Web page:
“It was not quite that simple,” he said, declining to say exactly how it was done.
The gas outage that occurred was solely focused on the city of Aspen and narrowly avoided affecting Aspen Valley Hospital in the Castle Creek Valley. Affected areas included the downtown core, Aspen Mountain and Aspen Skiing Co. infrastructure, Red Mountain, Cemetery Lane, Mountain Valley and up Highway 82 toward Independence Pass just past McFarlane Creek, according to a Black Hills outage map.
“This was a targeted attack on the city,” Magnuson said. “That allows you to think about who would have the motivation to do that based on who was harmed.”
Almost certainly, the sabotage took special knowledge.
“Any person on the street would not know how to find these stations or how to turn them off,” Magnuson said. “That’s the thing we’re going on based on consultations with experts.”
Detectives also went to every house between the first location and the second location, which included about 50 homes, looking for video that might help. They received video from three, but it didn’t yield any significant leads, he said.
They also looked at video from Roaring Fork Transportation Authority buses that were running the night of Dec. 26, though that wasn’t productive either, Magnuson said.
In the course of the investigation, detectives have interviewed approximately 15 people they though might have been involved. Some of those interviews included the Glenwood-based FBI agent, he said. Most “were not local residents,” he said. He declined to say whether any were current or former Black Hills Energy employees.
“’We looked at people who might have a grudge,” Magnuson said. “No one rose to the level of a suspect I would say.”
Finally, there’s the issue of Earth First!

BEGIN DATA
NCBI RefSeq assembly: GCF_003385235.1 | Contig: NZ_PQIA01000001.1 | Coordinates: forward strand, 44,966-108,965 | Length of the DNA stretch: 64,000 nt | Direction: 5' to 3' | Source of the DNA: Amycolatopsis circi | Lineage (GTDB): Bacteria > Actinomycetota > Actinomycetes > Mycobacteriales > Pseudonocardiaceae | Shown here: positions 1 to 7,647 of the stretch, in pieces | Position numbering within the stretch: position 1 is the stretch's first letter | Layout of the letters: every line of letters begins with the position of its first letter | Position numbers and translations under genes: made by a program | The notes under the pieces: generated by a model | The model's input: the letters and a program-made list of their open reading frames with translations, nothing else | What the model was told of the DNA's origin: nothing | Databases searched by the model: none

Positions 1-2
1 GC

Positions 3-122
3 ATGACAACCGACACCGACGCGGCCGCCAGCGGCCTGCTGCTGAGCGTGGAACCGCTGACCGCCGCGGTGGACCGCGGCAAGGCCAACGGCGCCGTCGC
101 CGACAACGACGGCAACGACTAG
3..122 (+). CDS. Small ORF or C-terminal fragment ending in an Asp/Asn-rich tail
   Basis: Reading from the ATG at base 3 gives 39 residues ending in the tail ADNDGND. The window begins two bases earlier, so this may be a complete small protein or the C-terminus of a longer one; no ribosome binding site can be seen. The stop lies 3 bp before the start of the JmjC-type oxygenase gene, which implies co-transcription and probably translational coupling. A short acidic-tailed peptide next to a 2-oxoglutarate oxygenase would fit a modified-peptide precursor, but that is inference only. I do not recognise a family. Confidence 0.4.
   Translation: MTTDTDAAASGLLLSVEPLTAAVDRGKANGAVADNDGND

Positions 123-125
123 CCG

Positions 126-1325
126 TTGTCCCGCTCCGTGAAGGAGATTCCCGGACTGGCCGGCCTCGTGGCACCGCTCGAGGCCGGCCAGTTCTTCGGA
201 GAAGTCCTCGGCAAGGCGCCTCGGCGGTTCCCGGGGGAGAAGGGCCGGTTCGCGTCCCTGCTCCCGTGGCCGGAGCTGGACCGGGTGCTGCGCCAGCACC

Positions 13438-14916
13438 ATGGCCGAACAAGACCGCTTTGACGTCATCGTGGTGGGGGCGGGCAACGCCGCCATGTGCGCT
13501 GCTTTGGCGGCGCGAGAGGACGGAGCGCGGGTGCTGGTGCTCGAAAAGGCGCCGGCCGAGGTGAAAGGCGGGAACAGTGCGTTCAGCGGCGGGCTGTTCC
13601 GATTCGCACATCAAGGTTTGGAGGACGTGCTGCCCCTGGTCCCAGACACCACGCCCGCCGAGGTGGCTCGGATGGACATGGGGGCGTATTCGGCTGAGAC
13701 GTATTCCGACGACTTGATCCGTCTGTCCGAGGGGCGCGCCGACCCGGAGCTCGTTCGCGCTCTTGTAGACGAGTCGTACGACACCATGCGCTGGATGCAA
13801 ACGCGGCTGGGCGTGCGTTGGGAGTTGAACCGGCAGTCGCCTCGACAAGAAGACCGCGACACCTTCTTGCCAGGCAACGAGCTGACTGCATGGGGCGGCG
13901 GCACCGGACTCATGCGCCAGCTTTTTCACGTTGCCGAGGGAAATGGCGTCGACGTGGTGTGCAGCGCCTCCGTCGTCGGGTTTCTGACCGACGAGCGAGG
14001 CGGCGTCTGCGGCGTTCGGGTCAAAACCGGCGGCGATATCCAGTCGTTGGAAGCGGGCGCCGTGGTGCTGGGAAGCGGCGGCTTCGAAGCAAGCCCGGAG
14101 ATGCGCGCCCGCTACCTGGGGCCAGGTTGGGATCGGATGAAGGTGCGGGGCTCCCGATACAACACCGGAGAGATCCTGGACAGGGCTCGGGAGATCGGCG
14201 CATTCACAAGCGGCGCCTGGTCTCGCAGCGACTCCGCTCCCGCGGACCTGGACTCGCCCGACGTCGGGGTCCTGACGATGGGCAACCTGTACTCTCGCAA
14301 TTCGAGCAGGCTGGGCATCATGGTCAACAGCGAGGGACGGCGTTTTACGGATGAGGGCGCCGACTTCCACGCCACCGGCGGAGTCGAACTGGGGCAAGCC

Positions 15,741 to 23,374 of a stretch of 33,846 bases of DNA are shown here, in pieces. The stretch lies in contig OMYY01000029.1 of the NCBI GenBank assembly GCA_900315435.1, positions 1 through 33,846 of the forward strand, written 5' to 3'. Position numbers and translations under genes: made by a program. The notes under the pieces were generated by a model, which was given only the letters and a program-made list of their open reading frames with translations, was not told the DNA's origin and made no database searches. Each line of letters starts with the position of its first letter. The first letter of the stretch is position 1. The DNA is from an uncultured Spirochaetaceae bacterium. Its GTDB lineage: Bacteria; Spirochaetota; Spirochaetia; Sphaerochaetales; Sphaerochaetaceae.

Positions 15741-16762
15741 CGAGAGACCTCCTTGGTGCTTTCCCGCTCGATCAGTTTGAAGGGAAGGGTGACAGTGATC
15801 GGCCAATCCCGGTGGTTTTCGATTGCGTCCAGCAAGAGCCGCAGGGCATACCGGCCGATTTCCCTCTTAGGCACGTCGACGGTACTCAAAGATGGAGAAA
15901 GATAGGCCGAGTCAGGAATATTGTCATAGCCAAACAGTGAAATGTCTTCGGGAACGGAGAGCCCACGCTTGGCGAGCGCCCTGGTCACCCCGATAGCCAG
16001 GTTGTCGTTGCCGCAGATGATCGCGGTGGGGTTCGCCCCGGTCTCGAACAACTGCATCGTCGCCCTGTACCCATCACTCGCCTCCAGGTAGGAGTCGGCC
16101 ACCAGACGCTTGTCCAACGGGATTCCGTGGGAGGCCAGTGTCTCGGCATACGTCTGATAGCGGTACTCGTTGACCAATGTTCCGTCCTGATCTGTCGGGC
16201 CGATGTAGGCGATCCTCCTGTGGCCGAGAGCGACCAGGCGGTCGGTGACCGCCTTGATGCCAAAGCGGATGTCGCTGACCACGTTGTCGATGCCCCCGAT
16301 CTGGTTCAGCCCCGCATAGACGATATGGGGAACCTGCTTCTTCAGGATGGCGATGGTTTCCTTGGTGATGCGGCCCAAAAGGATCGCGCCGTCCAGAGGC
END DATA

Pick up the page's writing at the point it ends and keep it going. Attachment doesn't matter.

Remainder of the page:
A representative of “Earth First! Journal” responded Dec. 30 to an email from The Aspen Times and clarified that Earth First! is a “decentralized, autonomous network of groups and individuals around the world.” Typically, a group or person who wants to take credit for an action might publish a “communiqué” on animal/earth liberation websites, the email said.
“Whoever is called to use the Earth First! slogan when taking action to defend the wild is able to use it since EF! is not an organization and does not have members,” the unidentified person wrote. “Someone may have written the slogan on the pipe with no affiliation to the movement at all. It happens all the time.
“The Journal has no comment on the action taken in Aspen. We are currently on hiatus and had nothing to do with this event.”
No communiqués have been found, and the FBI hasn’t detected any “chatter” before or after the gas line sabotage, Magnuson said. Detectives are working with the FBI – which employs specialists – on handwriting analysis of the Earth First! tags, he said.
Aspen investigators and the FBI also haven’t found any similar events in the United States in the past 10 years.
“It’s possibly someone from Earth First!, though they have disavowed it,” Magnuson said. “Or it could be a red herring.”
He said investigators currently do not consider the sabotage to be “domestic terrorism.”
“We consider these to be felonies,” Magnuson said.
Aspen Assistant Police Chief Bill Linn said labeling the event domestic terrorism implies a motive and a political outcome investigators simply can’t confirm at this time.
“In our world, that is a politically loaded term,” Linn said. “Terrorism has a specific intent to cause a political action. We’re not there yet.”
Meanwhile, Black Hills has beefed up security at the three sites that were tampered with, Magnuson said.
A Black Hills Energy spokeswoman declined Friday to comment on the situation, including how much the sabotage cost the company. Magnuson declined to speculate on that amount, though he noted that it was likely substantial as the company imported about 200 technicians from neighboring states to fix the problem while paying them overtime, per diem and hotels, as well as bringing in 4,000 space heaters for local residents.
An FBI spokeswoman in Denver said in an email Friday that the agency does not comment on investigations and referred a reporter back to Aspen police for information.
Black Hills continues to offer a $10,000 reward for information that leads to the conviction of anyone for the crime. Anyone with information relating to the case can call the Aspen Police Department at 970-920-5400.
“We’re still looking for help from the public,” Magnuson said. “Most cases like this are solved with a tip or an eyewitness, but that hasn’t happened here.”